- The Ajmer Sharif Dargah: It is a shrine of Khwaja Moinuddin Chishti which is situated at the foot of the Taragarh hill, and consists of several white marble buildings arranged around two courtyards, including a massive gate donated by the Nizam of Hyderabad, and the Akbari Mosque, built by the Mughal emperor Shah Jahan and containing the domed tomb of the saint. Akbar and his queen used to come here by foot every year on pilgrimage from Agra in observance of a vow when he prayed for a son. The large pillars called "Kose ('Mile') Minars", erected at intervals of about two miles (3 km) along the entire way between Agra and Ajmer mark the places where the royal pilgrims halted every day. About 125,000 pilgrims visit the site every day. The urs for Moinuddin Chishti is celebrated every year on the 6th and 7th of Rajab.
- Soniji Ki Nasiyan: It is an architecturally rich Digambara Jain temple. It was built in the late nineteenth century. The main chamber, known as the Swarna Nagari "City of Gold", has several gold-plated wooden figures, depicting figures in the Jain religion.[better source needed] it has a gold model of the city of Ayodhya, the birthplace of Rishabhanatha.
- Nareli Jain Temple: It is a beautiful Jain temple. It is located on the outskirts of Ajmer and lies on the national highway NH8. This temple is popular amongst tourists for its beautiful architecture and intricate stone carvings which give it both a traditional and contemporary look.
- Dargah of Syed Meeran Hussain Khing Sawar: At the highest point of Taragarh fort stands the Dargah of Hazrat Syed Meeran Hussian Khing Sawar who was the governor of Ajmer after its conquest by Sultan Muhammad Ghori (Persian: معز الدین محمد غوری), born Shihab ad-Din. During the reign of Qutubuddin Ebak, Syed Meeran Hussain was the resident Garrison of Taragarh Fort. While playing polo in Lahore, Qutubuddin Ebak fell from the back of a horse and died, in 1210CE.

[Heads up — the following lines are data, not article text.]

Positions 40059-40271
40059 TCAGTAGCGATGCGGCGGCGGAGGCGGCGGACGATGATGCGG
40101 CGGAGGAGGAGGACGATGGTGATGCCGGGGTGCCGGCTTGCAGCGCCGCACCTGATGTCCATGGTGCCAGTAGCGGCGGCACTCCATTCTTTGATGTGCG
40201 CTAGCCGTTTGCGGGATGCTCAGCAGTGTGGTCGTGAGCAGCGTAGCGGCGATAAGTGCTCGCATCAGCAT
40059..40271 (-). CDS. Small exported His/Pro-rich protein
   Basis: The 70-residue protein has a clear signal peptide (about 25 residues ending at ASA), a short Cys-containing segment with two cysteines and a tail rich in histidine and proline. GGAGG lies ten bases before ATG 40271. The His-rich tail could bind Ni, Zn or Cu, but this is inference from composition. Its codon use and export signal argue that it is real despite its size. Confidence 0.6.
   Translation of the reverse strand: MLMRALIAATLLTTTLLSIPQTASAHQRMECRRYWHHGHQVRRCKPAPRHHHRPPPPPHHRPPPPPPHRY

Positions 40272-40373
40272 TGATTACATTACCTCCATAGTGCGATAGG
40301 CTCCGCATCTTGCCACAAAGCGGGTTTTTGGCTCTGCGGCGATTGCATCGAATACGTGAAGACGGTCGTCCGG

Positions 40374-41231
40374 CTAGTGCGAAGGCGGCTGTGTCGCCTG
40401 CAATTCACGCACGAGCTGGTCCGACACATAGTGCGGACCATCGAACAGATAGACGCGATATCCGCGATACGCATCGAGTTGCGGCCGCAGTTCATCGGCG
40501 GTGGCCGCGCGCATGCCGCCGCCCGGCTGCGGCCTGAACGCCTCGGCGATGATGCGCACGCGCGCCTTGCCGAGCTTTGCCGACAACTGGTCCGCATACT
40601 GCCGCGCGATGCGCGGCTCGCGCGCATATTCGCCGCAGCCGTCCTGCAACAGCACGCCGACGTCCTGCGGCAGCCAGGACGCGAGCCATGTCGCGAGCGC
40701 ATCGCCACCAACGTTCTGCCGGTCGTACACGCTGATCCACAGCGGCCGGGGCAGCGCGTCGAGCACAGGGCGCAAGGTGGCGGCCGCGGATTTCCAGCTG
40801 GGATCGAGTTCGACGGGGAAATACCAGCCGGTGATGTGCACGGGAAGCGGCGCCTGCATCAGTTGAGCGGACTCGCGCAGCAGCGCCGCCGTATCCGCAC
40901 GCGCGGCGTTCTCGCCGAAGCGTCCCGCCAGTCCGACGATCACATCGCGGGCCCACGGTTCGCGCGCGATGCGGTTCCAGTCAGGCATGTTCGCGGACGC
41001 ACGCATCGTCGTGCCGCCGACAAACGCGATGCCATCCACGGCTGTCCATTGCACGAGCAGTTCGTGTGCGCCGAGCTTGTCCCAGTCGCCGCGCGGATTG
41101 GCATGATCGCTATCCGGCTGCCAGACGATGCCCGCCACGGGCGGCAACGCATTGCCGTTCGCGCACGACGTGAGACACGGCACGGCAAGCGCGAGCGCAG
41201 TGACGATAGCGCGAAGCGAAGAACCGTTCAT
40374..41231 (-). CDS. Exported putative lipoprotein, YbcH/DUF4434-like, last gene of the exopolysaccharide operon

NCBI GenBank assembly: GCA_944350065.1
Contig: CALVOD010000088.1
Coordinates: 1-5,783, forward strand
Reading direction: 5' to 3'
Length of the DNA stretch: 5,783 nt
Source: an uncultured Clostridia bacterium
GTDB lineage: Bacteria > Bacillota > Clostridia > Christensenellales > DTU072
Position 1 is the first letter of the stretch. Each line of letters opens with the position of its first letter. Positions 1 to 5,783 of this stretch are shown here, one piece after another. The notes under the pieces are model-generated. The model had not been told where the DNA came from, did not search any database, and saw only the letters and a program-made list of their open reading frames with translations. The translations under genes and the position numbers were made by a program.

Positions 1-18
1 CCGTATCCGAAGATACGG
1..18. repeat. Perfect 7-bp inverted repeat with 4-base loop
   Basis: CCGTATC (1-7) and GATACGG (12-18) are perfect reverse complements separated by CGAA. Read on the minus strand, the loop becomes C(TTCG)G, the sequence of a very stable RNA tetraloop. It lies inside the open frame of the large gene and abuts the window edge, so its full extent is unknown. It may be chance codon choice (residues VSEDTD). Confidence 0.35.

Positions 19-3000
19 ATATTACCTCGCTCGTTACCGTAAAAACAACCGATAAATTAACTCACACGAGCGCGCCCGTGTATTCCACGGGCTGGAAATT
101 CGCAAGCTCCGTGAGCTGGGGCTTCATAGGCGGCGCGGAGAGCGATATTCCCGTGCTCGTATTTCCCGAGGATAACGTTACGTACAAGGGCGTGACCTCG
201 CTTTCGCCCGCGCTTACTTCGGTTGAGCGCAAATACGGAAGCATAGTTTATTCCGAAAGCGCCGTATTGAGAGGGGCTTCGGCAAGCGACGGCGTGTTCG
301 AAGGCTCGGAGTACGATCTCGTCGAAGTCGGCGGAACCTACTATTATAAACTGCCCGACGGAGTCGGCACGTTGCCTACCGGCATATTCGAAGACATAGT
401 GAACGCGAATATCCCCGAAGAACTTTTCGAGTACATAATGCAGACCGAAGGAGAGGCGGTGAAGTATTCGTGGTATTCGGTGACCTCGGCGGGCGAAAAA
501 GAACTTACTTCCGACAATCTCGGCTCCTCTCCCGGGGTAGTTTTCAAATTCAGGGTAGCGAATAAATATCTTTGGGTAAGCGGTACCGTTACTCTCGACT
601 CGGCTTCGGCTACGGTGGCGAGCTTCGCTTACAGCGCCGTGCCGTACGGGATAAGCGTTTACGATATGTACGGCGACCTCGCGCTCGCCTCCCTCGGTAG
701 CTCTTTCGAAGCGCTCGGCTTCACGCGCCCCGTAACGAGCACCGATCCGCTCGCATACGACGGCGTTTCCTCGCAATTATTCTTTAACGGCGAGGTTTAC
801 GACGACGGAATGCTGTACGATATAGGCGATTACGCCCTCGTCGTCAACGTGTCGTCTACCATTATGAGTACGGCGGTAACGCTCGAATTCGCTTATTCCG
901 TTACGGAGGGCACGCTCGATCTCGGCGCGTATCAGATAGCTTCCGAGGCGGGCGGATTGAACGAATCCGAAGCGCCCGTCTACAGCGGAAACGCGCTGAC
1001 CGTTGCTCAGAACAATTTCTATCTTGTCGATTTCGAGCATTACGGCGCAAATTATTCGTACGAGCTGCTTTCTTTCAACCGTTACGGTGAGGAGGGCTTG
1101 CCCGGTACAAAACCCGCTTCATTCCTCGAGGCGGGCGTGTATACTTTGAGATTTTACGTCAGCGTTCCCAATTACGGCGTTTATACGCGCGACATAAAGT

- Taragarh Fort: The fort guarding Ajmer, was the seat of the Chauhan rulers and was originally believed to be built by Mughal ruler Akbar. It is reputed to be one of the oldest hill forts in India and the world. It was built by King Ajaypal Chauhan on the summit of Taragarh Hill and overlooks Ajmer. The battlements run along the top of the hill. The walls are about two miles (3 km) in circumference and the fort can only be approached by way of a very steep slope. When it fell to the British Raj, the fort was dismantled on the orders of Lord William Bentinck and was converted into a sanatorium for the British troops stationed at the garrison town of Nasirabad.
- Adhai Din Ka Jhonpda: A mosque by Qutubuddin Aibak built in 1193, is situated on the lower slope of Taragarh hill. Aibak's successor, Shams al-Din Iltutmish added to the mosque. It is noted for its double-depth calligraphy inscriptions in the Naskh and Kufic scripts. Apart from the mosque, called Jama Iltutmish (pronounced Altamash locally), nearly the whole of the ancient temple has fallen into ruins, but the relics are still unsurpassed as examples of Hindu architecture and sculpture. Forty columns support the roof, but no two are alike and the ornaments are exceptional in their decorations.
- Akbari Fort & Museum: The city's museum was once the residence of Prince Salīm, the son of the Emperor Akbar, and presently houses a collection of Mughal and Rajput armour and sculpture. This is a magnificent example of Mughal architecture, construction of which was commissioned by Akbar in 1570. This is where Salim, as the Emperor Jahangir, read out the firman permitting the British East India Company to trade with India.
- Tomb of Khwaja Husain Ajmeri: tomb (Maqbara, shrine) of Khwaja Husain Ajmeri Chishty Rehamatullah Alaih (Shaikh Husain Ajmeri) who was the suprintendant and Sajjada Nasheen of Ajmer Sharif Dargah in Emperor Akbar's time. He was the great grandson of Khwaja Moinuddin Hasan Chishty Rehmatullah Alaih, and his tomb was built in 1637–1638 near Sola Khamba (tomb of Khwaja Alauddin Chishty). Both tombs are behind the shahjahani mosque Dargah Khwaja Saheb Ajmer.
- Mayo College: The college was founded in 1875 by Lord Mayo, Viceroy of India. The architecture of the buildings is in the same style as royal Rajasthani architecture. The main building, in white marble, is a classic example of Indo-Saracenic architecture.